Space based observation on changing colours of Lonar Lake
The world's third-largest crater, Lonar Lake in Maharashtra’s Buldhana district went through a striking transformation recently. The colour of the lake which is usually emerald green, has turned to a pinkish hue. It is being said that this change has been brought about by the increase in salinity of the water, resulting in the growth of certain micro-organisms which produce a red pigment (carotenoid) thus changing the colour of the lake. For instance, most species of Halobacteriaceae produce a red-pink pigment due to the presence of bacterioruberin carotenoids. Similarly, Algae known as Dunaliella salina are green under favourable conditions. However, in saltier environments, a carotenoid pigment called beta-carotene which is pink in colour, becomes more and more concentrated, in a measure to protect the cell from high salinity. This study analyses wide-swath, high-resolution Sentinel-2 multispectral images to observe the changes in turbidity of the lake in recent months. Sentinel 2 images have been atmospherically corrected and a semi-empirical algorithm has been used over the red band (665 nm) to compute the turbidity values. A change in the turbidity values with respect to time has been charted.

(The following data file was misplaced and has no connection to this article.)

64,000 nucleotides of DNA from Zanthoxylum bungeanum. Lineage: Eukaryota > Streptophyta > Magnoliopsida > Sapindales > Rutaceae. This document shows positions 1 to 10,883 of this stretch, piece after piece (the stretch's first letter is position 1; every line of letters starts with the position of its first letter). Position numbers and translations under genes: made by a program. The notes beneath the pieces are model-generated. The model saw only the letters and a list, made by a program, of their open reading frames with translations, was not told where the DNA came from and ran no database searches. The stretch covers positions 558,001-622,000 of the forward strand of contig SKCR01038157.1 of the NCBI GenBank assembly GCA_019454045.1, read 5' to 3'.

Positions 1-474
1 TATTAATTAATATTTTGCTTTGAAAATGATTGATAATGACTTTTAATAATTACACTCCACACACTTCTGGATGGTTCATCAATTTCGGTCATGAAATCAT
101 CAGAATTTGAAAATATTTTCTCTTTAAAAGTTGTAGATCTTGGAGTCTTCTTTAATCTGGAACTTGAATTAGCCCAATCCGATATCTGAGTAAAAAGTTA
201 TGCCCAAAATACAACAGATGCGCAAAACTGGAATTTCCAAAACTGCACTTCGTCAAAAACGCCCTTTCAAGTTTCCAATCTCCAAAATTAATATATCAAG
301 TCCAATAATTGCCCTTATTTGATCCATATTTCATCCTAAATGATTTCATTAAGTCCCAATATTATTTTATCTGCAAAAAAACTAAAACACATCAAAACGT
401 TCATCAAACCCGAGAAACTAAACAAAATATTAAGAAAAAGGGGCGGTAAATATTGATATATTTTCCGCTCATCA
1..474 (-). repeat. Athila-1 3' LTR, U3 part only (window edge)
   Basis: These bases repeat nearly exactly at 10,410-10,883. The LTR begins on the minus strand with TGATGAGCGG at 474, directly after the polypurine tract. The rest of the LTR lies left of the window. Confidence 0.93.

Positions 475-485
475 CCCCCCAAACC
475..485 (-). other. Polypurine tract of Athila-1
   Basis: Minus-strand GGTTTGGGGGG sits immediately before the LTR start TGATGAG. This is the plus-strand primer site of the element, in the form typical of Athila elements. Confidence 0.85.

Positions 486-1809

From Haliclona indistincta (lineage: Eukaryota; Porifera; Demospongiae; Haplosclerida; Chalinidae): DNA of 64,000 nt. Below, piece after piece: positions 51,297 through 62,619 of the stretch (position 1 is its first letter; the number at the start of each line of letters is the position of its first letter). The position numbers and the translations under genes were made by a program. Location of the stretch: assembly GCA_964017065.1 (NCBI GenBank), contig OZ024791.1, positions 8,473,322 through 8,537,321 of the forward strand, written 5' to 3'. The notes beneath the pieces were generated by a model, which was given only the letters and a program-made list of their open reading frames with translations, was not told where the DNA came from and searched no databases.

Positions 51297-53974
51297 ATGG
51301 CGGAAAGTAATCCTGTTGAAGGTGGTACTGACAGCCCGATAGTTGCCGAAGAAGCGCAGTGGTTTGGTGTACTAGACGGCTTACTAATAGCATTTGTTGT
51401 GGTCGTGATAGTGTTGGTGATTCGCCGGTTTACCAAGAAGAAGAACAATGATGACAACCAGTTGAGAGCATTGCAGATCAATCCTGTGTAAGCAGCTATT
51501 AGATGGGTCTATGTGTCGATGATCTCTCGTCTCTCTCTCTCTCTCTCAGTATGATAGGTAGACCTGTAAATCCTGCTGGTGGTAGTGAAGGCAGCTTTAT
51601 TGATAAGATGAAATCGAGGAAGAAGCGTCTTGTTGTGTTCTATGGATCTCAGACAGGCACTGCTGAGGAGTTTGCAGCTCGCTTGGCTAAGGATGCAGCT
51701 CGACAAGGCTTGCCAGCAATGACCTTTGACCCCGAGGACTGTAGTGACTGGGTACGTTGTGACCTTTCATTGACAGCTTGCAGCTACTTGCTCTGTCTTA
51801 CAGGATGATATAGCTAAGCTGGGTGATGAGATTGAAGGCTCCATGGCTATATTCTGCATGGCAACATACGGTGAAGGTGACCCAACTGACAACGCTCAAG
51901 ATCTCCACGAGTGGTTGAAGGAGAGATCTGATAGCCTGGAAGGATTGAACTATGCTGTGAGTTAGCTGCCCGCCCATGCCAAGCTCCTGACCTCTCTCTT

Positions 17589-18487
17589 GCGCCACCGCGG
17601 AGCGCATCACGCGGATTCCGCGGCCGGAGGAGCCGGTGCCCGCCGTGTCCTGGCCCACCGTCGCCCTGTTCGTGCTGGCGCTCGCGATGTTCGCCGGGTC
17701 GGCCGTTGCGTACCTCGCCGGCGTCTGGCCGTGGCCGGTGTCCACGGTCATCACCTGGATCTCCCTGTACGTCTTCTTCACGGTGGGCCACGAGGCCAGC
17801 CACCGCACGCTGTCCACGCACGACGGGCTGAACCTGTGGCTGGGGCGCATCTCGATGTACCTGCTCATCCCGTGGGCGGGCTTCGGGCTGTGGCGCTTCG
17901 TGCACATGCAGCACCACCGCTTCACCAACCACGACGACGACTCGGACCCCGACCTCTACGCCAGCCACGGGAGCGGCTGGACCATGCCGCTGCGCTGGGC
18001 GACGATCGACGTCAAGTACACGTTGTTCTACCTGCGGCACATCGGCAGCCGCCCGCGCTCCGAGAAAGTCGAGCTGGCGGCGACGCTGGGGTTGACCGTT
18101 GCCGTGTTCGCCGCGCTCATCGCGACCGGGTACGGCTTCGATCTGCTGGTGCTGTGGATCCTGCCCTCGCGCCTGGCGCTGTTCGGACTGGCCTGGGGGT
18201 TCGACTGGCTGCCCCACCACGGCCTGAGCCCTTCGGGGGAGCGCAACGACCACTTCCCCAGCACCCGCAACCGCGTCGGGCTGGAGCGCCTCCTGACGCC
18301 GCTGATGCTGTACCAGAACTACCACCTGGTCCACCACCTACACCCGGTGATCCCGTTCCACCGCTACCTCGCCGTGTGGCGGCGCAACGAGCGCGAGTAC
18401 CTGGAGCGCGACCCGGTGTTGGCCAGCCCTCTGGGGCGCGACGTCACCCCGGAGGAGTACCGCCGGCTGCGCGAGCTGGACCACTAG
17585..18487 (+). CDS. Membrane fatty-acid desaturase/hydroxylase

Satellite Telemetry of Jacobin cuckoo using SARAL ALTIKA under IBIN Project
Impact of biomass burning on regional aerosol optical properties: A case study over northern India
IIRS Participates in Indian Arctic Expedition: Winter/Spring 2019, Mar. 25–Apr 29, 2019